After the miracle of the Musei Vaticani (Vatican Museums), it might be tempting to say that I was saturated and couldn't take in any. But my greediness knew no bound, therefore, my pilgrimage continued, in the eternal city itself.
The other major art museum in Rome, besides the Vatican and the Musei Capitolini, is Galleria Borghese - the Borghese Gallery, housed in the former Villa Borghese Pinciana. "The Galleria Borghese houses a substantial part of the Borghese collection of paintings, sculpture and antiquities, begun by Cardinal Scipione Borghese, the nephew of Pope Paul V (reign 1605–1621)." [Wikipedia]
I remembered that during my visit to Roma, in late September, it was very still quite hot and I was very grateful to be inside the cool villa after long trek in the endless garden ground. The museum's arrangement was like that in someone's own home - a supremely rich person's home. I saw the art collections as the residents or guests would have seen, only need to remind myself that they ought not to be touched.
The scale of the villa, though big, was not as big as a palace, therefore deeply deceptive. I was constantly amazed at how many treasures it had held. It had a hugely important sculpture collections and some very important paintings. Flipping through the materials I collected and browse online, I zoom in for these two my favorites:
Apollo and Daphne Carrara's marble cm. 243
| Gian Lorenzo Bernini
This tall marble sculpture by the great sculpture Gian
Lorenzo Bernini, was a marvel, vividly captured the moment Daphne, fleeing from the passion of Apollo, transformed into a laurel tree. Look at how the barks started to encase her lithe body and how her flowing hair and the tips of her hands were turning into leafy branches, therefore the obvious characteristics of Baroque epoch.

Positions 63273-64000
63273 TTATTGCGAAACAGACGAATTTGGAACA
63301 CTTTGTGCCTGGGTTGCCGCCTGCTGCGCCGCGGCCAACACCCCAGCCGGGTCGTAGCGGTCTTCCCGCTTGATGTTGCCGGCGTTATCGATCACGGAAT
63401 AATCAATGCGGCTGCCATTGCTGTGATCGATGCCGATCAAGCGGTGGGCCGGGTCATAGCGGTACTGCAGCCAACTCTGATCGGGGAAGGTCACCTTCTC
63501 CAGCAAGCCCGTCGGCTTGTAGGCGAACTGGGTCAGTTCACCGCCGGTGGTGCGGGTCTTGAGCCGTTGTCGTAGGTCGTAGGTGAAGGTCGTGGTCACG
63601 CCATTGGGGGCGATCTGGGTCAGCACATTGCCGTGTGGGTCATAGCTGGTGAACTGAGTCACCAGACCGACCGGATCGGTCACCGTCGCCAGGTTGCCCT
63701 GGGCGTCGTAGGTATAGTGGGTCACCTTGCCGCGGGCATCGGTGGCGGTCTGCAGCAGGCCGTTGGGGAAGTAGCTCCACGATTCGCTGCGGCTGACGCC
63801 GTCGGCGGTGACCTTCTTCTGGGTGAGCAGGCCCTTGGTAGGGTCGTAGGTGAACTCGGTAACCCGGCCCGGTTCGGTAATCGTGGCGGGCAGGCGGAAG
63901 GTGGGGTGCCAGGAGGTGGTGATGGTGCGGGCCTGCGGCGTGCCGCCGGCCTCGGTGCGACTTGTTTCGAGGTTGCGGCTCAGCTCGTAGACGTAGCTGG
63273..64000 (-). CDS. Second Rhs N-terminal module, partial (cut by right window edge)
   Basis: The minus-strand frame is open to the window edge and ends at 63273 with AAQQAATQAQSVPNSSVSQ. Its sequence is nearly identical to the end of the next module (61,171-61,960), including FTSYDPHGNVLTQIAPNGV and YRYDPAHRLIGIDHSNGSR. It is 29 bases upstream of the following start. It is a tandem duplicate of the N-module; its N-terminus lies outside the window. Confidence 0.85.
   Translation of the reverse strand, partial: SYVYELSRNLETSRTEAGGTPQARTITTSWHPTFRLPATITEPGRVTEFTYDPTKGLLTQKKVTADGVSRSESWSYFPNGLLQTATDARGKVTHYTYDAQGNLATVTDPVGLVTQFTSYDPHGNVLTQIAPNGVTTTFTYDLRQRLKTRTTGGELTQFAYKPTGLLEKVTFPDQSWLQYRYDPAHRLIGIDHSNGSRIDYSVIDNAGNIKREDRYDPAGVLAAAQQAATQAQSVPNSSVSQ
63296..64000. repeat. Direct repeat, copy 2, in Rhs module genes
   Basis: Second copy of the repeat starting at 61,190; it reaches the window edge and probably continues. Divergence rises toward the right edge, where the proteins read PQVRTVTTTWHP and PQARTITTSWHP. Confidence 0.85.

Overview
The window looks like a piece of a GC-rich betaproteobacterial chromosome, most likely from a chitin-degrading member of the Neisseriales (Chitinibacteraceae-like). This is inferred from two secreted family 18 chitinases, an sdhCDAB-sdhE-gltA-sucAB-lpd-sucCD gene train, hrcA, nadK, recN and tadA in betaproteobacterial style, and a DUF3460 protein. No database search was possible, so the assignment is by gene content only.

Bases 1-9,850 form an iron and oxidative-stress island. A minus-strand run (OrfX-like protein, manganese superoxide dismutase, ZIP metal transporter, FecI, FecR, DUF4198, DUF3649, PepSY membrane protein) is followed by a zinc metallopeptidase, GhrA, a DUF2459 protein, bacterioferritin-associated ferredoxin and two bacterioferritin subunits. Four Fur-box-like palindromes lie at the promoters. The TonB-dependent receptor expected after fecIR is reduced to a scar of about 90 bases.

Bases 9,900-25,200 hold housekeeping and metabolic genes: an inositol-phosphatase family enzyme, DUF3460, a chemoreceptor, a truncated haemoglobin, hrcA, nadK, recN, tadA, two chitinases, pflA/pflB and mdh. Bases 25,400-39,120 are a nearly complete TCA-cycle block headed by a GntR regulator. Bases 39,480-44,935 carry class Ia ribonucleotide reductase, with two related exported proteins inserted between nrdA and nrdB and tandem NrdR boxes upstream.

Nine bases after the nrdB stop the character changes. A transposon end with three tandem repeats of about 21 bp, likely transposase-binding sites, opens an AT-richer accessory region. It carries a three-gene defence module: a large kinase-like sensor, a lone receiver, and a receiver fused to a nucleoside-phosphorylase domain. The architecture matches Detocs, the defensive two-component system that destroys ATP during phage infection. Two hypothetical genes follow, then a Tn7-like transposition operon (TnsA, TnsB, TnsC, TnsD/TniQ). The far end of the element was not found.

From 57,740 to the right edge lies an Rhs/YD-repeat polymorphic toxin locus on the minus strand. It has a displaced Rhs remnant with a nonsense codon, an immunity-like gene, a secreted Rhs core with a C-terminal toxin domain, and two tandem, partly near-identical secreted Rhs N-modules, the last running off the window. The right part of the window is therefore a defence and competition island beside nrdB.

The official website of the Galleria provided further details on this masterpiece: "This life-size marble sculpture, begun by Bernini at the age of
twenty-four and executed between 1622 and 1625, has always been housed
in the same villa, but originally stood on a lower and narrower base set
against the wall near the stairs. Consequently anyone entering the room
first saw Apollo from behind, then the fleeing nymph appeared in the
process of metamorphosis: bark covers most of her body, but according to
Ovid's lines, Apollo's hand can still feel her heart beating beneath
it. In 1785, when Marcantonio IV Borghese decided to place the work in the
centre of the room, Vincenzo Pacetti designed the present base by using
the original pieces, adding plaster to the plinth and another cartouche
bearing the Borghese eagle, sculpted by Lorenzo Cardelli."
The second piece of my favorite in this Gelleria is an enigmatic painting by the great Titian (Tiziano), Sacred and Profane Love:
Sacred and Profane Love (1514 ca.) oil on canvas cm. 118x279
This painting, made when Titian was about
twenty-five to celebrate the marriage of the Venetian Nicolò Aurelio
(coat of arms on the sarcophagus) and Laura Bagarotto in 1514, was actually a celebration of beauty of perfection and the chaste and stern woman in white was the bride herself, accompanied by Cupid and Venus, in her most alluring pose and attire. The strong contrast of these two evocative and provocative figures, the wonderful Arcadian landscape, and the playful putto, constituted an enchanting lyrical poetry.
According to the Galleria's description, the current allegorical title "is the result of a late 18th-century interpretation of the
painting, which gives a moralistic reading of the nude figure, whereas
the artist intended this to be an exaltation of both earthly and
heavenly love. Titian's Sacred
and Profane Love has virtually become the symbol of the
Borghese Gallery itself."
My Favorite Museum Collection Series
>> My Favorite Museum Collection Series 12: My Favorite Sculptures at Museo Nazionale Romano, Roma
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